I was recently asked to reconsider my opinion of value on a “low” appraisal. The house was listed at $239,900 and came under contract at $239,000 with 3% seller paid closing costs, meaning that the seller was receiving $231,830. My opinion was $232,000.
The contract was based on a 5% down mortgage. My client, the lender, ordered the appraisal to evaluate their risk in lending 95% of the purchase price.
I’m not a banker, but it makes sense that they would be very concerned about the value they are lending against. If it were 50% down, the borrower would not be likely to walk away, and if they did, they could absorb the costs of selling the house and still get their money back. But at 5% down the collateral becomes very important.
Lenders want to see proof that the collateral is worth enough to support the loan.
They want to see what the most similar houses are selling for, in case they become a seller. They are thinking about size, distance, time, age, BR count, bath count, age, etc. In practice, guidelines have been established so that when they are processing a loan, appraisals that do not conform to these guidelines get extra scrutiny. They want to make sure the appraiser is not just hitting a number to get a deal done.
As they read the appraisal, they are looking for something called bracketing. This means that there is at least one comparable that is equal or inferior in measurables like GLA (above grade square footage not including basement or porch), above grade BR count and above grade bath count. Secondary features like basement finish, garage stalls, fireplaces etc should also be good matches.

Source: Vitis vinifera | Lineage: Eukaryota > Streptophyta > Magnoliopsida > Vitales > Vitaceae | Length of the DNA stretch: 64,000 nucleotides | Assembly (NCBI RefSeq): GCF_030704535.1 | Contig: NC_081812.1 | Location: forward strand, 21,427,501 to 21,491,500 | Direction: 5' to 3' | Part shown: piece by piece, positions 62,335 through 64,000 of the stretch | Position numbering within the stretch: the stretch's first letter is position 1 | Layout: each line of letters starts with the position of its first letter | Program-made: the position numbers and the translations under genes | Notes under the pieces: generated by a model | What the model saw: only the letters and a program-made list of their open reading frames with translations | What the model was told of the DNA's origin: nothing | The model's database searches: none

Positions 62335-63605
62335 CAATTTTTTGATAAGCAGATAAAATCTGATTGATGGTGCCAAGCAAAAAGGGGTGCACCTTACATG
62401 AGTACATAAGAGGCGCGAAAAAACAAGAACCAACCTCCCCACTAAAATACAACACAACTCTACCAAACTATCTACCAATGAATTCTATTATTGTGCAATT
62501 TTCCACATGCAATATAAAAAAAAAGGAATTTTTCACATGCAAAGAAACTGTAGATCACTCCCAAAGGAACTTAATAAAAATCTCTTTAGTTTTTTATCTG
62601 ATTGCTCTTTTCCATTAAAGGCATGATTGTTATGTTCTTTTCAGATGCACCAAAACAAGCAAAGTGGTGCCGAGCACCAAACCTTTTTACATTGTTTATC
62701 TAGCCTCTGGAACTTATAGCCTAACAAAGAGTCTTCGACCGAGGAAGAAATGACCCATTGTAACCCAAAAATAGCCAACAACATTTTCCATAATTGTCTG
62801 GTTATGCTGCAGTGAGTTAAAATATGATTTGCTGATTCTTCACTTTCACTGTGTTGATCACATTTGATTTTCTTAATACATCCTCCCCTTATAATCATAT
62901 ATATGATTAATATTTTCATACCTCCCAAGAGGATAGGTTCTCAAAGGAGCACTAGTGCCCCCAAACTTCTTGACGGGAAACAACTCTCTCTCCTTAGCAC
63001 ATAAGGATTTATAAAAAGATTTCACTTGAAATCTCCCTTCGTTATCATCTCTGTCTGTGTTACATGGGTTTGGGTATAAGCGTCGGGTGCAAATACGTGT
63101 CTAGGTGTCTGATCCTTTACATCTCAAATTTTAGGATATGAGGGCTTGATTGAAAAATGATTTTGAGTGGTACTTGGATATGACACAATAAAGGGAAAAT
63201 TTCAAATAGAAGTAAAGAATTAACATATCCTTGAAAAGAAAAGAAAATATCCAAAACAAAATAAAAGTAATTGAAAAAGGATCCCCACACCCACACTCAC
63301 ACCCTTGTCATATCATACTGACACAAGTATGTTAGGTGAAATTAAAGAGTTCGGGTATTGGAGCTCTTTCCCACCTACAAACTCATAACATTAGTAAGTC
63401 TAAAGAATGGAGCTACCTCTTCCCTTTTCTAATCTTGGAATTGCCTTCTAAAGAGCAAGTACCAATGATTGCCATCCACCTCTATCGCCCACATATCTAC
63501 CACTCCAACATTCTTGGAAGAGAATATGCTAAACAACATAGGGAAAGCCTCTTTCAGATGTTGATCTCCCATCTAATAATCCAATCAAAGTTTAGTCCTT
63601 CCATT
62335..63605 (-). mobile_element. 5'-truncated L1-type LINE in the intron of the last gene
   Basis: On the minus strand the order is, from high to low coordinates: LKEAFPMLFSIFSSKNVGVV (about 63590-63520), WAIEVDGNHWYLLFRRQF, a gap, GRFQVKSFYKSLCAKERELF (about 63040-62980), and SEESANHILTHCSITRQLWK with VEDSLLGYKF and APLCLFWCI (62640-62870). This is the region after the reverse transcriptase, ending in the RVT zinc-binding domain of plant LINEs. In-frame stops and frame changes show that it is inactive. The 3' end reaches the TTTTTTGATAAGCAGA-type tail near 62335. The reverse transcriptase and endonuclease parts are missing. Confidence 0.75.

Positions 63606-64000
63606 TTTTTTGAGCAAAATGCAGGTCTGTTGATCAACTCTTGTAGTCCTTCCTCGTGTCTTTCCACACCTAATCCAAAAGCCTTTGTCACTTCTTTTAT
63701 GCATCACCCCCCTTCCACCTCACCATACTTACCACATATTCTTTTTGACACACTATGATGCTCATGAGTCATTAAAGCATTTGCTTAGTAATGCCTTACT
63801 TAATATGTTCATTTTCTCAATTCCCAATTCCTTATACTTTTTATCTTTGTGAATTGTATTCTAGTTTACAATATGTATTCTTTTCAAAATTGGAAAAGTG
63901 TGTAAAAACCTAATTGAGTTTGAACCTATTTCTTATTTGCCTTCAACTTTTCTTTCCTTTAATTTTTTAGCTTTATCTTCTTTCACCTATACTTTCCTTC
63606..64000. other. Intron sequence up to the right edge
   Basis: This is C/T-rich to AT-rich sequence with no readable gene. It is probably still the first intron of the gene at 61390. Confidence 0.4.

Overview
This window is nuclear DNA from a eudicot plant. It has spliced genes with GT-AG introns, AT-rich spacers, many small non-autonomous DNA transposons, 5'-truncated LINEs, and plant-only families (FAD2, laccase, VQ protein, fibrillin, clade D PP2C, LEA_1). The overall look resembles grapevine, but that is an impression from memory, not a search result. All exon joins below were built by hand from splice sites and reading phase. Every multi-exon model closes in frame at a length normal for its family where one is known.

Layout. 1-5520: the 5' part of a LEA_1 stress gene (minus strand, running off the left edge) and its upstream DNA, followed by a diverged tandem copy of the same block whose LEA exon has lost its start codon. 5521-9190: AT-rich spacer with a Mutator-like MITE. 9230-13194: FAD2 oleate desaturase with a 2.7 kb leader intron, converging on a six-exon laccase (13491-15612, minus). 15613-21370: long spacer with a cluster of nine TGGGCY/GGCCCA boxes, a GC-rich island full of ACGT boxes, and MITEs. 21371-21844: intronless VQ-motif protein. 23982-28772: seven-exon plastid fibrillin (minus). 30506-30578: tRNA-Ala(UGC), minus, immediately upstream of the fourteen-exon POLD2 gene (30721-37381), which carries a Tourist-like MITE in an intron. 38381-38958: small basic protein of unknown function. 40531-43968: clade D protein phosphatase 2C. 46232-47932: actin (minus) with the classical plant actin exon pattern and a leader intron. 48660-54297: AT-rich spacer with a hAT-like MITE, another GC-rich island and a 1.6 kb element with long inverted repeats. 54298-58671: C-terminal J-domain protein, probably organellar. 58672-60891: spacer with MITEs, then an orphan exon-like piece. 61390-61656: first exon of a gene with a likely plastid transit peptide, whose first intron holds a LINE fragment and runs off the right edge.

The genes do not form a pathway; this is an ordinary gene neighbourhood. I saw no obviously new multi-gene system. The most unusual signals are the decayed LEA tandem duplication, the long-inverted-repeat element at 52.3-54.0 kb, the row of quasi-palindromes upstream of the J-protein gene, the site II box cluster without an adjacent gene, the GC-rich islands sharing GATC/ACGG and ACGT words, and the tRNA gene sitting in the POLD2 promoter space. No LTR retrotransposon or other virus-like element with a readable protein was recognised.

Things that make them nervous are values based on new appliances (try financing appliances for 30 years), landscaping, décor, anything that will depreciate quickly with time or fashion.
When I was asked to reconsider value, I asked the agent to send me at least one example of a house that is smaller that sold for more money. The closest one was over 4 miles away. The distance may not be important to a particular buyer, but it does raise the question of how the appraisal could be low if there was nothing smaller nearby that sold for more.